May 9, 2014
Here is an extract from today’s Global Macro 360 Daily Note. To read the full content click here to sign up for a One Week Free Trial.
- Technology: The Rebirth of Cool
- Ukraine: Putin is boxing clever
- Eurozone: Draghi is in a corner
- United States: Weekly jobless claims drop back
- China: Lower inflation leaves room for further stimulus
- Eurozone: Spanish industrial output turns down
Good morning from a blustery Dublin.
Do you have teenage children? I have one such darling creature and another one soon to screech into his teens, so I know all you need to know about Beats. About this time last year, I became aware of the Beats craze in Dublin, when both my children requested these ludicrously expensive headphones. The sight of white, middle-class south Dublin kids doing their best ghetto black pimp-roll, outsized headphones covering half their heads, trousers slung down somewhere around their knees, is not only comical, but is exactly why Apple is going to pay above $3 billion for Beats in yet another technology deal.
Rapper Dr Dre (the co-owner of Beats) will get a massive payout at a time when Apple is trying to keep ahead of trends in music listening. This is Apple’s biggest deal ever and it makes a distinct switch from Steve Jobs’ preferred strategy of organic growth.
Apple’s i-tunes revenue has plateaued and millions are switching to cloud-based, file sharing apps like Spotify. (I have been a Spotify user since it became available in Holland in 2010.) Beats offers such a service. However, what is really driving Apple’s acquisition is its need to be “cool”. For years, Apple has been cool and hip and the device of choice for the discerning. However, Samsung have stolen these clothes and Apple’s management, largely middle aged white men, know it’s hard to get that back, unless of course you buy it from someone else, which is where the hip-hop cachet of Dr Dre and his Beats come in.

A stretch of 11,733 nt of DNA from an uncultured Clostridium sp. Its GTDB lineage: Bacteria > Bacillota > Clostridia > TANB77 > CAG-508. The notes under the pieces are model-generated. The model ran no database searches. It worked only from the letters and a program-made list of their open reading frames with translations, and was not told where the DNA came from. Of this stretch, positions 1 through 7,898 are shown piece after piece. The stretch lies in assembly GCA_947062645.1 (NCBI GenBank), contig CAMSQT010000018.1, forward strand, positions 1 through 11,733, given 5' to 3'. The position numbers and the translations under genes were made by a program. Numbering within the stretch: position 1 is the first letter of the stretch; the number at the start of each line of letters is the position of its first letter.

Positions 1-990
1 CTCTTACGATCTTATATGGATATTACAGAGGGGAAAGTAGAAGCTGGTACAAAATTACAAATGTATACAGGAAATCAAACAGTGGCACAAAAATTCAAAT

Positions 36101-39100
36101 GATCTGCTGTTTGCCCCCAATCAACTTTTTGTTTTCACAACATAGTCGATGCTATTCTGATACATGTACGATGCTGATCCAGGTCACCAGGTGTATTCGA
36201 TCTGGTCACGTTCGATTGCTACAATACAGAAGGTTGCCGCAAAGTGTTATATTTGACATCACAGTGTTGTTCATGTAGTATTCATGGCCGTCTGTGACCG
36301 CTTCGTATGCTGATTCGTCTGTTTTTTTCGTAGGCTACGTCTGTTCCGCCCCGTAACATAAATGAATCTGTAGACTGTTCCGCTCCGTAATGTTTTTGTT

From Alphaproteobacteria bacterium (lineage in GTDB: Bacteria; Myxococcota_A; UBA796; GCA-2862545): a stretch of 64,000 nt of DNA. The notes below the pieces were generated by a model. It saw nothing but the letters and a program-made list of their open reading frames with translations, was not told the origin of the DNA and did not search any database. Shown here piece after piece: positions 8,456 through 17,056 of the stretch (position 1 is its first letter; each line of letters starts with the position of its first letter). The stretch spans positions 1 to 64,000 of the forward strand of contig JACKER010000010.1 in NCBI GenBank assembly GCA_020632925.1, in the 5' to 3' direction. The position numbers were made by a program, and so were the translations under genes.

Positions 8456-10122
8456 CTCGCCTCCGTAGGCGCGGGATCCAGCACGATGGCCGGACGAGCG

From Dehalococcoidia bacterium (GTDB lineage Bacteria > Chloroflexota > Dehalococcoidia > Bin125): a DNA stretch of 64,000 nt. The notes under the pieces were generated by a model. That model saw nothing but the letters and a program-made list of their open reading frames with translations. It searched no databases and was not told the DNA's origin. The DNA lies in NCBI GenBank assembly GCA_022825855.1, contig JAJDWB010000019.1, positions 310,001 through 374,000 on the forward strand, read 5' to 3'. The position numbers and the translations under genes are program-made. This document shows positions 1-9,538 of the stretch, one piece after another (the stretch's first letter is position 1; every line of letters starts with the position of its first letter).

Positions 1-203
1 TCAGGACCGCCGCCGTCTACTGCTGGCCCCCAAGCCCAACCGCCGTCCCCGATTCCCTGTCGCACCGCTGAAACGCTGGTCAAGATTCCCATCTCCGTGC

Apple wants to get back inside the heads and hoodies of my wannabe gangsta kids and this is how it’s going to do it. But at $3.2 billion there clearly is a hefty price tag of “the rebirth of cool”. Actually for a great few hours of music check out the late 1990s Rebirth of Cool here.
Let’s head from LA to Russia. Today is the sixty ninth anniversary of the Soviet Union’s victory over Nazi Germany. Be under no illusion, the Russians won the war, not the Yanks or the Brits.
When I first travelled to Russia in 1985 on a university trip, the heavy memory of the great Soviet sacrifices of the war was palpable. So much so that when, in 1990, I studied Russian in a small town to the west of Moscow called Ruza the old Babooshkas called me “Gitler”. Russians pronounce our “h” to sound like “g”. The reason they called me Hitler was that the last westerners these Russian women had seen were Hitler’s troops retreating from the gates of Moscow in 1942!
Today the Russians mark this anniversary, but the Ukrainians are not doing so, which is extraordinary given how many Ukrainians died under the Nazi rule. But as many western Ukrainians sided with the Nazis, the picture isn’t clear as is always the case after wars.
Indeed in the present struggle in Ukraine, it is interesting to see that both sides are deploying World War 2 propaganda, imagery and rhetoric to galvanise their respective sides.
In markets, the S&P 500 tried and failed again to break 1885. The VIX is up 0.11 to 13.51 (as we told you on Twitter @globalmacro360 we added again to our position here mid-afternoon yesterday).
EUR/USD traded to new highs in the immediate aftermath of the ECB statement but, during the press conference, Draghi dropped a bomb suggesting the
“COUNCIL IS COMFORTABLE WITH ACTING NEXT TIME” .
This statement of intent took the EUR/USD sharply lower, back towards the key 1.38 level this morning. But it’s still far too expensive.
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